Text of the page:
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The Butler County press. [volume] (Hamilton, Ohio) 1900-1946, January 03, 1919, Image 2

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THE PRESS
OFFICIAL ORGAN OF ORGANIZED LABOR
OF HAMILTON AND VICINITY.
|pHIO U20M^rj^]lP«SS ASSHj
Members
Ohio Labor Press Association
THE NONPAREIL PRINTING CO.
^PUBLISHERS AND PROPRIETORS
Subscription Price 75 cts per Year
Payable in Advance.
Whatever is intended for insertion must
be authenticated by the name and address of
the writer, not necessarily for publication, but
as a guarantee of Rood faith.
Subscribers changing their address will
please notify this office,, giving old and new
address to insure regular delivery of paper.
We do not hold ourselves responsible for any
views or opinions exppressed in the articles
©r communications of correspondents.
Communications solicited from secretaries
of all societies and organizations, and should
be addressed to The Butler County Press, S26
Market Street, Hamilton, Ohio.
The publishers reserve the right to reject
any advei-tiueuit-nto at any time.
Advertising rates made known on appli
cation.
FRIDAY, JANUARY 3, 1919.
Entered at the Postoffice at Hamilton,
Ohio, as Second Class Mail Matter.
Issued Weekly at 326 Market 8tr*et,
Hamilton, Ohio.
Home Telephone 809.
Bell 1296-X.
Endorsed by the Trades and Labor
Council of Hapiilton, Ohio.
Endorsed by the Middletown Trades
and Labor Council of Middletown, O.
NATIONAL
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ASSOCIATION
STATES CONSTABULARY NOT
NEEDED
A strong attempt by the "all-power
ful", the man with the "cush", is go
ing to be made to establish a States
Constabulary in this state at the
coming session of the State Legisla
ture. It is said that a number of
powerful men have contributed to a
huge fund, the purpose of which is to
coax some of the legislature to look
on the "right" side of the proposed
law.
Should the law be enacted creating
a state constabulary it would probably
mean a mounted police force pat
terned after Pennsylvania.
The question is asked—who is back
of the movement? It is claimed that
the mining corporations are solidly
with it. They see in these outposts
of mounted state police, a chance to
intimidate the scattered, Snd rather
isolated villages, much after the plan
of the Cossacks in Russia, after the
war.
It WQUM be wise for those back of
the movement to speak out and give
their reasons, the why, the wherefor
and the necessity, if there is any for a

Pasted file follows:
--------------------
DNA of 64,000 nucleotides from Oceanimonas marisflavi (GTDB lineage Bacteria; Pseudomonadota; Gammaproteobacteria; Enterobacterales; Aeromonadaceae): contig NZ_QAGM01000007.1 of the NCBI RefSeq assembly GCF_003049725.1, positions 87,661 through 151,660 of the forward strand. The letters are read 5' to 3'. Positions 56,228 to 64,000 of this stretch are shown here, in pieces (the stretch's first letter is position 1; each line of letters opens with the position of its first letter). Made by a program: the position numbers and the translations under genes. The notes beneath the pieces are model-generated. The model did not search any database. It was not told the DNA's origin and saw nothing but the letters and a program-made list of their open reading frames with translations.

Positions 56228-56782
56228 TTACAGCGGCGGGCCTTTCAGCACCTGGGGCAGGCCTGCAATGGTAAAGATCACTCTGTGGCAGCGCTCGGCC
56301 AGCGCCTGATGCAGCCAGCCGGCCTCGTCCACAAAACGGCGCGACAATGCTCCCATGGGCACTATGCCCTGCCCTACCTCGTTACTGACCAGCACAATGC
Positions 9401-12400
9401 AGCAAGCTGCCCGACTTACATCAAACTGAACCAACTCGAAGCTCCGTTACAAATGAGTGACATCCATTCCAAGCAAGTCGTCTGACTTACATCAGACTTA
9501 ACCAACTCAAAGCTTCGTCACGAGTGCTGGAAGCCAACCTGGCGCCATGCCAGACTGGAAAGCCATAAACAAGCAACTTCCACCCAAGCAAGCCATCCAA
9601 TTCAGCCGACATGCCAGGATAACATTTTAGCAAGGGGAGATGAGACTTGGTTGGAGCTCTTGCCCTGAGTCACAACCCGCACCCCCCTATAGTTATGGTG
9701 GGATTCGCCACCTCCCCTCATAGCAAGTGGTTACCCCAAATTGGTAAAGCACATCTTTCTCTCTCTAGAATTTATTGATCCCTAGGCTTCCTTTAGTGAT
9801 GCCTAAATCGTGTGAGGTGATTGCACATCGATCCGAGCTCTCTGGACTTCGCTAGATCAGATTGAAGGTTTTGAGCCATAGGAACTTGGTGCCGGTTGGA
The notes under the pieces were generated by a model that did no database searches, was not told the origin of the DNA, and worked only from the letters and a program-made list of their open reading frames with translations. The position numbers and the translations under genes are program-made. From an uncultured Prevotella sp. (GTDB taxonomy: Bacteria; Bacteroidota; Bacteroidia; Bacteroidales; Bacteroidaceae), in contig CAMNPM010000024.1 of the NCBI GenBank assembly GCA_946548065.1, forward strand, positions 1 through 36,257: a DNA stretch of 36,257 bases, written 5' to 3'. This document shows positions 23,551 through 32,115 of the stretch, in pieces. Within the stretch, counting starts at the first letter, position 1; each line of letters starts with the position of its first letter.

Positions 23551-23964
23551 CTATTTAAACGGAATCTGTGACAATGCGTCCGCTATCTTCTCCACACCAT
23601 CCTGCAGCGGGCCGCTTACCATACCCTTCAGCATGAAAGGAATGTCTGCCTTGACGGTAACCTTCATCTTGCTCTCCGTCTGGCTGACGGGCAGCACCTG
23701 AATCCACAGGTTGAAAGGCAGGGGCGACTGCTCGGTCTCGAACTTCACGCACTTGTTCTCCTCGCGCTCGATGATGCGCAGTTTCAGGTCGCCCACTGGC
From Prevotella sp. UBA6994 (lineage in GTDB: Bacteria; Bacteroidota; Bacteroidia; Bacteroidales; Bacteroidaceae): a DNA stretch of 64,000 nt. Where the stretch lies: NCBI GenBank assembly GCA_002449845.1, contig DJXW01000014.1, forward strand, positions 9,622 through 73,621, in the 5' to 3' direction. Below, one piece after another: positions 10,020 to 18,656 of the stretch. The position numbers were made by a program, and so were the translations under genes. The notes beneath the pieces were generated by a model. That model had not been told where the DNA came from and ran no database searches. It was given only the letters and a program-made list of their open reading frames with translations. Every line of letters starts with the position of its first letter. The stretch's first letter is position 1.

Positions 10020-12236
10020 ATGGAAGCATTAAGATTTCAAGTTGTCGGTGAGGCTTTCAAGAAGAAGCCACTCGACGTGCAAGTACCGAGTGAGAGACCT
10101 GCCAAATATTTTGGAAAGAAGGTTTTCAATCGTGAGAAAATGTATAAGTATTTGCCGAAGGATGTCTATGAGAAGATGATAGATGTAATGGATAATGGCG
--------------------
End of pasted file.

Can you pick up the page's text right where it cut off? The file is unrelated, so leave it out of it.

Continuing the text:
state constabula*»y, so that the matter
can have a full and fair discussion by
the citizenship of the state to judge
of the necessity of such force.
Home Guards will soon be mustered
out, and the old plan of National
Guards, made up to a large extent of
returning Reserve Army members
will probably be mustered into state
service, for emergency work.
Labor is not wildly in favor of civi
lian armed forces, but the opposition
to National Guards is but a small
voice to what will be raised against a
State Constabulary if the matter
proves to be backed by the forces and
for the purpose, now apparent.
A IBs Si
AFTER THE WAR.
Predicting that there will be a
mighty industrial struggle in this
country following the settlement of
the recent world conflict,* the editor
of the Brewery, Flour, Cereal and Soft
Drink Workers Journal says:
Evidences, slight and apparently
trifling, are multiplying that there
will be a mighty industrial struggle in
this country following the settlement
of the recent world conflict. The great
corporations and the private employ
ers of large numbers of workmen are
being restrained, both by public opin
ion and the strong arm of the govern
ment but when this restraint is re
moved, when millions of soldiers re
«k
turn to civil life, there will be an
instant attempt to break down and
destroy all those barriers that have
been so laboriously builded for the
protection of the wage-earner.
It has been the experience of the
human race that when a man is ad
dicted to a bad habit, such as exces
sive drinking or smoking, and sud
denly quits, he becomes very, very
good. But if in the course of a few
months or years the man again re-
turns to his former habits he enters
into excesses for more disgraceful or
injurious than had been dreamed o?